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Students use competition to tune up for auto jobs

April 30, 2000|By KIMBERLY YAKOWSKI

Two teenagers from Washington County's Technical High School got a chance to pit their automotive skills against the best student mechanics in the state and took home a fourth place award in the Ford/AAA Student Auto Skills Challenge Saturday.

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Jeremy Dorsey, 17, of Clear Spring, and Scott Wibberley, 17, of Hagerstown, competed against nine two-member teams to find and fix 10 different mechanical problems on a 2000 Ford Taurus during the 1 1/2 hour competition at Catonsville (Md.) Community College.

Scores were based on the quality of work and speed with which the repairs were correctly made.

"I was a little nervous, but I thought we would do well since we work well together," said Dorsey.

The Washington County team's test car idled incorrectly, had a tennis ball placed in the intake and had a faulty starter relay.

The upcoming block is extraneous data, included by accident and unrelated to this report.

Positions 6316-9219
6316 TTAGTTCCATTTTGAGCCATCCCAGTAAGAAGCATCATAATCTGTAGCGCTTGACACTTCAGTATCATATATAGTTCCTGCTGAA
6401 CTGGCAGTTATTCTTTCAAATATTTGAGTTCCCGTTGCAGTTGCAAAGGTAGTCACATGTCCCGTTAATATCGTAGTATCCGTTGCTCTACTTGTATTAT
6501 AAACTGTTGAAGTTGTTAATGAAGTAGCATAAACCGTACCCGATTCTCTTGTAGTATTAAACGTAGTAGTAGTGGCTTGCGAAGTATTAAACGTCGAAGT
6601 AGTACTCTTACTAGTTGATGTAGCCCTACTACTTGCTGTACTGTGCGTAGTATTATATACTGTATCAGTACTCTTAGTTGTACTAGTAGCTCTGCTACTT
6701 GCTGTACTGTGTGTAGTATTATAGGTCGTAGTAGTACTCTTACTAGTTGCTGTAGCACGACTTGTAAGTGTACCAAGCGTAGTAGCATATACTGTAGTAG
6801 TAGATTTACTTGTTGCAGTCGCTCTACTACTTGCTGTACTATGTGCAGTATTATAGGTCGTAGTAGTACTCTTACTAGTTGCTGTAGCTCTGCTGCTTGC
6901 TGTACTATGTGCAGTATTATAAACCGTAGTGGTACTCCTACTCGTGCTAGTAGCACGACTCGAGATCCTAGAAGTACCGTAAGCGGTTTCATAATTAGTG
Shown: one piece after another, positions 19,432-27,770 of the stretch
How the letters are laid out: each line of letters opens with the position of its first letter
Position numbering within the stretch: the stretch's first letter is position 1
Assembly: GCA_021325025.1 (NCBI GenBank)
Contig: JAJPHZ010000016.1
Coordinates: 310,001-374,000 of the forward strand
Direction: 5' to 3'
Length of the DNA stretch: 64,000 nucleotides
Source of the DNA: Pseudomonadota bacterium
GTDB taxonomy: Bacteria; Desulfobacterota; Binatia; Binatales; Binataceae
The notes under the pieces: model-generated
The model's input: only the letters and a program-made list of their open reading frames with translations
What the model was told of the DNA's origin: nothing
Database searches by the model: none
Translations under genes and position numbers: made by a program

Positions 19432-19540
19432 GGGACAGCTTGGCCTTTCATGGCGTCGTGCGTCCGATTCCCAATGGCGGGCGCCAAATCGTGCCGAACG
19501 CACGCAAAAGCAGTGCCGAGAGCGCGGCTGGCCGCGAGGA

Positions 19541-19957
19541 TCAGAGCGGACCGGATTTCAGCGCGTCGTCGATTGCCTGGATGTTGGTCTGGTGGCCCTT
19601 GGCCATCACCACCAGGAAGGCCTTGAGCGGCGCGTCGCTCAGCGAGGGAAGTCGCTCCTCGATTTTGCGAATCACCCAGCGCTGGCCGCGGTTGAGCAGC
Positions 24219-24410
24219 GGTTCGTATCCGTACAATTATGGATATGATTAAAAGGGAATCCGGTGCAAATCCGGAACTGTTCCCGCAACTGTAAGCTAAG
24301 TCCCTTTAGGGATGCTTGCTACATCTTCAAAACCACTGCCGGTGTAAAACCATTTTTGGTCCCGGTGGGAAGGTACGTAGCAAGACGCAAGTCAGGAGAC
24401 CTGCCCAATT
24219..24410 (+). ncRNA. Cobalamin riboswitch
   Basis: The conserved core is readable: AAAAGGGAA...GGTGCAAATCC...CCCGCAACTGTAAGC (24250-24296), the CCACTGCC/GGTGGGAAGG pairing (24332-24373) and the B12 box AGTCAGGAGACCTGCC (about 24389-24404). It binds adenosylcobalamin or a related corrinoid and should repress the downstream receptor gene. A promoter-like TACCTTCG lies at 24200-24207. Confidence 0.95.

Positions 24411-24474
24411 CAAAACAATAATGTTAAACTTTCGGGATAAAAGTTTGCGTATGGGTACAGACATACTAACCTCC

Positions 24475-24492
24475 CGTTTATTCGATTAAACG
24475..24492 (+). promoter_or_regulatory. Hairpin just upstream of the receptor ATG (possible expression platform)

The high school's automotive teacher Gerald Spickler of Hagerstown prepared the students for the competition and accompanied them. Dorsey and Wibberley were able to practice on a 2000 Ford Taurus donated by Hagerstown Ford prior to the event.

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"We tested each other so we would know the symptoms before we got there," said Dorsey, who became interested in being a mechanic after working on a car with his father.

Students in the competition were given a manual to look up codes but were not allowed to use their classroom notes.

A written test was also given to test the mechanics' general knowledge.

"One key factor was that we worked as a team to diagnose the problems," said Wibberley.

He said he was proud of how well they did considering the tough competition.

"It was interesting - a good experience," he said.

Dorsey and Wibberley received trophies, certificates and scholarships to continue their automotive training.

After graduating, both teenagers said they would like to work for automotive dealerships and eventually operate their own garages.

The winners of the Maryland competition, a team from Baltimore, will represent the state in the national finals to be held in Washington, D.C., June 19.

They also earn a spot in the Ford Motor Company's Automotive Student Service Educational Training, program including scholarships to associate degree automotive programs and paid apprenticeships at Ford or Lincoln Mercury dealerships.

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